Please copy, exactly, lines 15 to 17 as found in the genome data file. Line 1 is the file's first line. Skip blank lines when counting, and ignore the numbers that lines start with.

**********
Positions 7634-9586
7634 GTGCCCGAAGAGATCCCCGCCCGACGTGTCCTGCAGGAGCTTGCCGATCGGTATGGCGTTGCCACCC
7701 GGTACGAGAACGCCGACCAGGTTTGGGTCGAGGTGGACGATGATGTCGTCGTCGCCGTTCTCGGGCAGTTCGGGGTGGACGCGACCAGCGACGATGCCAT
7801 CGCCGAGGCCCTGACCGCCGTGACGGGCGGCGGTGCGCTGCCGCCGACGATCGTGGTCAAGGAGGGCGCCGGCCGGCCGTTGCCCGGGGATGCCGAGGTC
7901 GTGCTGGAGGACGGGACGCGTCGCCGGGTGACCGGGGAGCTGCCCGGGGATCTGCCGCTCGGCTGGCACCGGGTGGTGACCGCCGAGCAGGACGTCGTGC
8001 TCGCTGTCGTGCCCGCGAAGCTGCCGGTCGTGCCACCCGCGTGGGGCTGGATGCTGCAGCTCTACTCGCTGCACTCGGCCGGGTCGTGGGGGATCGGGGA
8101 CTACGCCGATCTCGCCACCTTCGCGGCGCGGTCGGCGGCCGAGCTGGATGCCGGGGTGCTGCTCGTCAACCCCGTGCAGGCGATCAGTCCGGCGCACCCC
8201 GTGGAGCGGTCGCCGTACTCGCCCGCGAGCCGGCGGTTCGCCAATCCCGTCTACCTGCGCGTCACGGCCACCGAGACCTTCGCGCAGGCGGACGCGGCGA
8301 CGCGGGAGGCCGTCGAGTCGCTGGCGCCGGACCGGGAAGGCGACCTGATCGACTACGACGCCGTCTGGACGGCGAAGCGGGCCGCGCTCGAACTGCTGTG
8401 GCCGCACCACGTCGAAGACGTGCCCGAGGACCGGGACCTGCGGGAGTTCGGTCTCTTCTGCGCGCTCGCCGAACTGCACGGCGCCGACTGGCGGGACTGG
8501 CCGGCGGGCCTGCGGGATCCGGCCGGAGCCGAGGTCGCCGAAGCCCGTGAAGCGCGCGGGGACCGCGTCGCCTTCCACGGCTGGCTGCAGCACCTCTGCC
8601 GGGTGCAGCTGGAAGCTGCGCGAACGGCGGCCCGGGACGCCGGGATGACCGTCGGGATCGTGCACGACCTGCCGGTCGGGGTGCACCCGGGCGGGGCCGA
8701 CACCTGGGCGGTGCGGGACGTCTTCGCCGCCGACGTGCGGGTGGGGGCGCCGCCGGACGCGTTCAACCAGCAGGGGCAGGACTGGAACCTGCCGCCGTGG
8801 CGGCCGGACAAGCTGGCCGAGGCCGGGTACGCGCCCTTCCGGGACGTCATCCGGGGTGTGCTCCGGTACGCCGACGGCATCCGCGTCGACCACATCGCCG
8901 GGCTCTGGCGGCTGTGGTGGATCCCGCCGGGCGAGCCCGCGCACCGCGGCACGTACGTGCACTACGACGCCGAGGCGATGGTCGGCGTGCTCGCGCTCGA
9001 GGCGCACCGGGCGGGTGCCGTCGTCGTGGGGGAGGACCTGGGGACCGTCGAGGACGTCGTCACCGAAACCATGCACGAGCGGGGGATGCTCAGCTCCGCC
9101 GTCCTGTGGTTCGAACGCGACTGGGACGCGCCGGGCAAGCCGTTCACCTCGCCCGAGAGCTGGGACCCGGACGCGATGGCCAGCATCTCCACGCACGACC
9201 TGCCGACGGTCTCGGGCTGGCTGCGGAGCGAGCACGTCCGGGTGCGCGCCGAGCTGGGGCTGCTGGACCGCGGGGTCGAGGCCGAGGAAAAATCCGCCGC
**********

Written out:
8901 GGCTCTGGCGGCTGTGGTGGATCCCGCCGGGCGAGCCCGCGCACCGCGGCACGTACGTGCACTACGACGCCGAGGCGATGGTCGGCGTGCTCGCGCTCGA
9001 GGCGCACCGGGCGGGTGCCGTCGTCGTGGGGGAGGACCTGGGGACCGTCGAGGACGTCGTCACCGAAACCATGCACGAGCGGGGGATGCTCAGCTCCGCC
9101 GTCCTGTGGTTCGAACGCGACTGGGACGCGCCGGGCAAGCCGTTCACCTCGCCCGAGAGCTGGGACCCGGACGCGATGGCCAGCATCTCCACGCACGACC